As a board, we are particularly pleased with our corporate governance and the strides we have taken in that regard. I would, in particular, like to acknowledge the effort and contribution of independent Non-executive Director, Tom Pritchard, towards improving our governance policies and procedures. See page 70 for further detail on our governance report.

CHANGES TO THE BOARD

Independent non-executive Director, Mr Valentine Chitalu, has been appointed to the audit and risk committee, the investment committee and the social and ethics committee.

LOOKING AHEAD

As predicted last year, we are witnessing the effects of a bounce-back of the global economy following the worst of the pandemic, which has been stemmed by a successful vaccination programme.
However, the recovery has been compromised by supply chain difficulties and the complexities of starting up industries which were partially or completely shut down, and compounded by the effects of the Russian-Ukrainian war, with escalating energy and fuel costs, and not to mention basic food shortages. This has all resulted in spiralling inflation affecting both developed and developing nations, with consequent social distress and political upheaval. Central banks around the world are raising interest rates in the hope of curbing inflation which in turn is slowing growth.

In Botswana, inflation was initially stimulated by steep increases in power tariffs, fuel price increases, other increases in administered prices and the increase of VAT on 1 April 2021. The timing of these could not have come at a worse time as we needed to grow the economy at the time and not burden it with inflationary taxes and administered prices as stated in my message in 2021. The new Minister of Finance, to her credit, has reversed the increase in VAT in August 2022, as a short-term measure, which will have a mitigating effect, but the current global inflationary pressures continue to keep inflation high.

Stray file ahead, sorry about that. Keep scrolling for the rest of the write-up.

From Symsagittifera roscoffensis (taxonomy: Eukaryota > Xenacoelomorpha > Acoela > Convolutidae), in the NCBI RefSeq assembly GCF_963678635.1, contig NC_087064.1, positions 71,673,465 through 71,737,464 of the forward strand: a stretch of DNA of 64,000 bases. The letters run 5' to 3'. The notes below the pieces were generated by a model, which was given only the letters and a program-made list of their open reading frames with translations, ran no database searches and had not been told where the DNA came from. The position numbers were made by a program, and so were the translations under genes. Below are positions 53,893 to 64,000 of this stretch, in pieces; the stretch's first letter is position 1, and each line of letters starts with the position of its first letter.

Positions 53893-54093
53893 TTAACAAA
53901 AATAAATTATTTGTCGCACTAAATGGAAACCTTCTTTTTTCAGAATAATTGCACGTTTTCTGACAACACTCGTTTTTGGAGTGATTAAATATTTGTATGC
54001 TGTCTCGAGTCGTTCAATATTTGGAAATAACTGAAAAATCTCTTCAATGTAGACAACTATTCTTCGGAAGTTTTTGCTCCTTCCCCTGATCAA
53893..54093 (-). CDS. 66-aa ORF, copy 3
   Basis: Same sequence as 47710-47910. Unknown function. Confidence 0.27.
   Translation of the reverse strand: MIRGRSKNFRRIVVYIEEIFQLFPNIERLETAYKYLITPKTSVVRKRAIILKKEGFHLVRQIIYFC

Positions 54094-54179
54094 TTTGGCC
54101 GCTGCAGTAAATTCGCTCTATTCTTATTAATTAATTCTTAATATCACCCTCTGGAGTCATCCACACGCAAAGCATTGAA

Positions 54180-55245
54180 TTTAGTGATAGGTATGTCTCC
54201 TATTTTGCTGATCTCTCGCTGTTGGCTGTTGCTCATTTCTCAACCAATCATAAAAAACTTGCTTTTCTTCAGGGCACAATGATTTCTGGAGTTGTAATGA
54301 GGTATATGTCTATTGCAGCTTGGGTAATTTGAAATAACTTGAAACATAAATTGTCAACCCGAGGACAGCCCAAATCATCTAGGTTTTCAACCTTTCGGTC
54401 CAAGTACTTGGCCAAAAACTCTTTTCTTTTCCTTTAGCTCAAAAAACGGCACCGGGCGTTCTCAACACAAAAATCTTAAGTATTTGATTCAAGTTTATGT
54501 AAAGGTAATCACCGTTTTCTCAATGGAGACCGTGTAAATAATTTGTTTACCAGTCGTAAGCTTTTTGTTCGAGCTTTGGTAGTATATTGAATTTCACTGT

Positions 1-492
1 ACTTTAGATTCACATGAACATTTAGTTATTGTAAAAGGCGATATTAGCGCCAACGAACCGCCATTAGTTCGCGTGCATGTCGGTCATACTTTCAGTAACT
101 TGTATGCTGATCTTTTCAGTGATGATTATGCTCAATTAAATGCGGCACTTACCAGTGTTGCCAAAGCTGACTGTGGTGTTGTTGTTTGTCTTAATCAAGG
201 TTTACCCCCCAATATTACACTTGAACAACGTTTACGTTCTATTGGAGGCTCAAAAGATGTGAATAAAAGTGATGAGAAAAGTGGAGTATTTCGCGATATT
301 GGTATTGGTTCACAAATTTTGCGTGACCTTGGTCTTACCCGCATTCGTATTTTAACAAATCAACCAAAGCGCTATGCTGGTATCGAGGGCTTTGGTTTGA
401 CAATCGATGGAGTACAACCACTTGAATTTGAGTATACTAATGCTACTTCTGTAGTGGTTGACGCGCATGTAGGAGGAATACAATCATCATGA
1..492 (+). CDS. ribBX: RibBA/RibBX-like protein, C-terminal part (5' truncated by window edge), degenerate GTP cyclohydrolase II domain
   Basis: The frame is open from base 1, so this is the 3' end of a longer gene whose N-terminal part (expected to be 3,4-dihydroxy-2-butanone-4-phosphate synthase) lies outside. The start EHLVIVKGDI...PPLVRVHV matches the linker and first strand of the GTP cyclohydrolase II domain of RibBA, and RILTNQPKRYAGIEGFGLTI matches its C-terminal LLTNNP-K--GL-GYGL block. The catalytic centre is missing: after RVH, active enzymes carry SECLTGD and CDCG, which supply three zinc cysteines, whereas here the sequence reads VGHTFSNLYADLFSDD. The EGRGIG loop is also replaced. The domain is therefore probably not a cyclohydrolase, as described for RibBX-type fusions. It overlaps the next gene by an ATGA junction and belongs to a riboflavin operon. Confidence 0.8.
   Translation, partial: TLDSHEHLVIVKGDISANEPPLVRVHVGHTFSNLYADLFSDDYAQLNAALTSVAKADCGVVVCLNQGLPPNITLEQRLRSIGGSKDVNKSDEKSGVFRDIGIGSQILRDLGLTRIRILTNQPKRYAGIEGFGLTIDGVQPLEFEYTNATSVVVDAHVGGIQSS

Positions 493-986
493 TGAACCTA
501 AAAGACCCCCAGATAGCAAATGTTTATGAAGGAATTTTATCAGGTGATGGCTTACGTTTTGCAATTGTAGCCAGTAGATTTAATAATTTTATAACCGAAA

Inflation, which had been contained at 2% to 3%, increased to 8.2% in June 2021. The Bank of Botswana was hoping that inflation would adjust down to previous levels by April 2022. However, inflation is now at 14.6% as at August 2022, as a result of the imported global inflation referred to above. The bank has hiked interest rates three times this year which in the case of Botswana, is ineffective against imported inflation considering the magnitude of our imports. The bank holds the view that “competitiveness” of nascent export industries is promoted through a weak currency. The weak currency only serves to fuel inflation.

Competitiveness arises through “productivity” and not through a weak currency or low exchange rate.

Productivity is the fundamental basis for all prosperity growth. It is heartening to note that the governor of the bank has requested businesses to focus on productivity and innovation in the fight against inflation. This requires certain improvements for a conducive business environment for productivity, while the Bank of Botswana, needs to move away from its belief in a weak currency which only serves to fuel inflation and rather look at the exchange rate from first principles. The managed rate should be set by adjustment of the basket of currencies to reflect an appropriate mix of the SDR and the Rand, based on trading patterns with trading partners, and to move to an upward crawl of the exchange rate instead of a downward crawl.

All countries need to brace themselves for the knock-on effect, of compromised Russian fuel and energy supplies to Europe during this autumn and winter in the northern hemisphere, on energy prices and focus on fighting inflation in the most appropriate manner for that country, as the singular most important challenge to be overcome. This will determine whether economies will succeed or fail in the current global environment.

APPRECIATION

On behalf of the Board, we wish to express our appreciation to all our stakeholders for their contribution to growing the Choppies business and walking the journey with us. To my fellow Directors, thank you for your guidance and counsel as we continue to drive the business to ensure that our strategic objectives are achieved.

To our CEO and supportive management team, I want to express my gratitude for their unwavering commitment to the Choppies vision, mission, and shared-value approach.

Uttum Corea
Chairman
30 September 2022